I don’t usually review books in this blog, but there has been such a plethora of offerings recently that deserve a word or two. We are most definitely in the Golden Age of bird books, from field guides to natural history tomes to coffee-table picture books. Like many birders, I read a lot more in the winter, and this winter has provided ample opportunity to stay inside with a good book – at least between visits with Snowy Owls and white-winged gulls! This is what I have been reading of late. I’ll post it in two parts.
The World’s Rarest Birds by Erik Hirschfeld, Andy Swash, and Robert Still (Princeton University Press, 2103).
Wow, simply wow. Sobering and inspiring, exciting and depressing, this is a comprehensive treatment of the 590 Endangered and Critically Endangered species from around the globe – the world’s rarest birds. Increasing awareness is the first step to improving the conservation odds of many of these poorly-known and highly imperiled species.
515 photographs plus 75 paintings cover each species, and each species entry includes estimates of population size, threats, and a paragraph of interesting and important natural history information. It’s impressive to just flip through the pages and marvel at the wonders of avian diversity, but then to step back and contemplate the myriad of threads that will dictate whether or not future generations will have these birds to marvel at.
Each biogeographic region begins with a stunning photograph before getting to work, with pages dedicated to geography, conservation challenges (general and specific), threatened bird hotspots, and a summary of the most threatened bird families. The introductory material to the book is equally chock-full of valuable information, including yet more stunning photography, discussions of each of the threats, and calls for conservation.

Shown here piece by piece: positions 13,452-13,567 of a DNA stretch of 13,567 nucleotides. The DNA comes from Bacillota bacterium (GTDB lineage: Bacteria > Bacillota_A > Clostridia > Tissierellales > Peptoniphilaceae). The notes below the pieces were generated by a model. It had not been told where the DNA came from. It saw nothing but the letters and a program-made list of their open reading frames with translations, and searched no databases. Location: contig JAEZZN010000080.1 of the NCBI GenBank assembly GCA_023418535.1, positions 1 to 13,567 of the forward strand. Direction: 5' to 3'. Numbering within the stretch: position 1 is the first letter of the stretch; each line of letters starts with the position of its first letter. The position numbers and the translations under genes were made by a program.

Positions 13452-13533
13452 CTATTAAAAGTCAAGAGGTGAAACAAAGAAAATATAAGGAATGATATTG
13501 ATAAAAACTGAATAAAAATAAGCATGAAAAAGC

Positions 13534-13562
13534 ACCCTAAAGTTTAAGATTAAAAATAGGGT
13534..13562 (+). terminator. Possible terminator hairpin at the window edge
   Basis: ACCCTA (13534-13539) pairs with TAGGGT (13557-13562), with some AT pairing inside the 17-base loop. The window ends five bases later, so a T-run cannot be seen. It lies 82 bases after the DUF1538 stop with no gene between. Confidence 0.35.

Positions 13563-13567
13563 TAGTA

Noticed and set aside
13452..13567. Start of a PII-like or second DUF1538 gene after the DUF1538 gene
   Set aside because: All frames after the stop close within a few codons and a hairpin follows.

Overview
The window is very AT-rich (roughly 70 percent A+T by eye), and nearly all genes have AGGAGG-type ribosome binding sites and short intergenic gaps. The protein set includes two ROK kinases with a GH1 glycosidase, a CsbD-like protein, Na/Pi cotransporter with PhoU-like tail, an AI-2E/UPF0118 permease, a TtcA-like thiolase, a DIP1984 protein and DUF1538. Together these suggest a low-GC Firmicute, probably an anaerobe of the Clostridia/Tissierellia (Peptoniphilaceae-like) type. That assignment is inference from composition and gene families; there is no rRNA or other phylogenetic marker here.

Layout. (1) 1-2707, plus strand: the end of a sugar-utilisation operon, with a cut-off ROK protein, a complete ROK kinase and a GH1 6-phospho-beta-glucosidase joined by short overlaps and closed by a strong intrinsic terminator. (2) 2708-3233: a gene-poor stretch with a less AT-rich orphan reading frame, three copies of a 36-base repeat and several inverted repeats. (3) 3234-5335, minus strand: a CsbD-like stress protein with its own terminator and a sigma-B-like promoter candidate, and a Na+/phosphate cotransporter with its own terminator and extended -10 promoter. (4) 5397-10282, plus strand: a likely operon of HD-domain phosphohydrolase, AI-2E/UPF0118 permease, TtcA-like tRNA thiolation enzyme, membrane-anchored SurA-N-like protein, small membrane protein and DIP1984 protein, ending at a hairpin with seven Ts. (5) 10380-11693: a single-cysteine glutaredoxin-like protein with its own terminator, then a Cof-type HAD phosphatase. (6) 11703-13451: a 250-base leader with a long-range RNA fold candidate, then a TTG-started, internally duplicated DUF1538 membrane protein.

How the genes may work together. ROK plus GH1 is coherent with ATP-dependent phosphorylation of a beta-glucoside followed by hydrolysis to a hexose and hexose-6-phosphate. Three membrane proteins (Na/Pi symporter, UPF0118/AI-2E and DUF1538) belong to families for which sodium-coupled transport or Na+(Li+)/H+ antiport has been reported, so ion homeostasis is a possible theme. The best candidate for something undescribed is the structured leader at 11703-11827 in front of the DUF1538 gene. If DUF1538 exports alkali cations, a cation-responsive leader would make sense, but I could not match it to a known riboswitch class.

This book is a must-have for all birders and any nature lovers who care about conservation and appreciate the wonders of biodiversity. And hopefully, inspire you to act to keep this list from getting any larger.
Lost Animals: Extinction and the Photographic Record by Errol Fuller. (PrincetonUniversity Press, 2013).
In contrast to The World’s Rarest Birds, this is not directly a call to action. For these 28 bird and mammal species, it is too late. They are gone. Extinction is forever. One could easily get depressed from reading this book, and it is a real challenge to fight off some tears, especially when reading the supportive text that explains the circumstances of the species extinction and the last known photos. The photographs are evocative, and Errol’s engaging and accessible text tells a small part of the species story for posterity.
I particularly appreciated his blunt but accurate assessment of the false report of the rediscovery of the Ivory-billed Woodpecker. Hope is a great thing, but hope is not science. I sure do hope that this bird still exists, but there’s no scientific evidence that it does. False hope is not always helpful, and takes conservation attention – and funding – away from the existent species that need it the most.